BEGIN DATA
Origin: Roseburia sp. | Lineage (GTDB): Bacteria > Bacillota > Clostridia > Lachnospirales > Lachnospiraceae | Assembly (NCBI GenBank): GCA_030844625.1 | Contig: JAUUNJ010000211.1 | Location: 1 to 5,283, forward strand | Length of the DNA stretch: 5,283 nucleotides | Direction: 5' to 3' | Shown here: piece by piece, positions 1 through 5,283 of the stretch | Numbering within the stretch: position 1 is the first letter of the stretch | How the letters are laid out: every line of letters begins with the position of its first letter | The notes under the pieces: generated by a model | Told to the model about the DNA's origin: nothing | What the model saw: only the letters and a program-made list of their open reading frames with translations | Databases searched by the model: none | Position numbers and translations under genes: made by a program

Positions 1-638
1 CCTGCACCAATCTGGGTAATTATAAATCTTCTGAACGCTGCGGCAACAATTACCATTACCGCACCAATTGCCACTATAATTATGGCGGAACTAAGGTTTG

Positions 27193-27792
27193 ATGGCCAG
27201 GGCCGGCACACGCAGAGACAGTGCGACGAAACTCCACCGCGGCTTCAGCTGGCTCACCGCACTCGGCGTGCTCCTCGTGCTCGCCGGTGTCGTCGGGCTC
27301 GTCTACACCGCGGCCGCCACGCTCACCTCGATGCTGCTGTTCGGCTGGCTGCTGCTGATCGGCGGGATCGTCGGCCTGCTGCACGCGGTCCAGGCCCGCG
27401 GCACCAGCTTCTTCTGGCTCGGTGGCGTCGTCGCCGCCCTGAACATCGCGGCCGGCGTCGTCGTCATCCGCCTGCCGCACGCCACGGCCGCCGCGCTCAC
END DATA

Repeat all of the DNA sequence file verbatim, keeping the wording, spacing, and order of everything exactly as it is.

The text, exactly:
Origin: Roseburia sp. | Lineage (GTDB): Bacteria > Bacillota > Clostridia > Lachnospirales > Lachnospiraceae | Assembly (NCBI GenBank): GCA_030844625.1 | Contig: JAUUNJ010000211.1 | Location: 1 to 5,283, forward strand | Length of the DNA stretch: 5,283 nucleotides | Direction: 5' to 3' | Shown here: piece by piece, positions 1 through 5,283 of the stretch | Numbering within the stretch: position 1 is the first letter of the stretch | How the letters are laid out: every line of letters begins with the position of its first letter | The notes under the pieces: generated by a model | Told to the model about the DNA's origin: nothing | What the model saw: only the letters and a program-made list of their open reading frames with translations | Databases searched by the model: none | Position numbers and translations under genes: made by a program

Positions 1-638
1 CCTGCACCAATCTGGGTAATTATAAATCTTCTGAACGCTGCGGCAACAATTACCATTACCGCACCAATTGCCACTATAATTATGGCGGAACTAAGGTTTG

Positions 27193-27792
27193 ATGGCCAG
27201 GGCCGGCACACGCAGAGACAGTGCGACGAAACTCCACCGCGGCTTCAGCTGGCTCACCGCACTCGGCGTGCTCCTCGTGCTCGCCGGTGTCGTCGGGCTC
27301 GTCTACACCGCGGCCGCCACGCTCACCTCGATGCTGCTGTTCGGCTGGCTGCTGCTGATCGGCGGGATCGTCGGCCTGCTGCACGCGGTCCAGGCCCGCG
27401 GCACCAGCTTCTTCTGGCTCGGTGGCGTCGTCGCCGCCCTGAACATCGCGGCCGGCGTCGTCGTCATCCGCCTGCCGCACGCCACGGCCGCCGCGCTCAC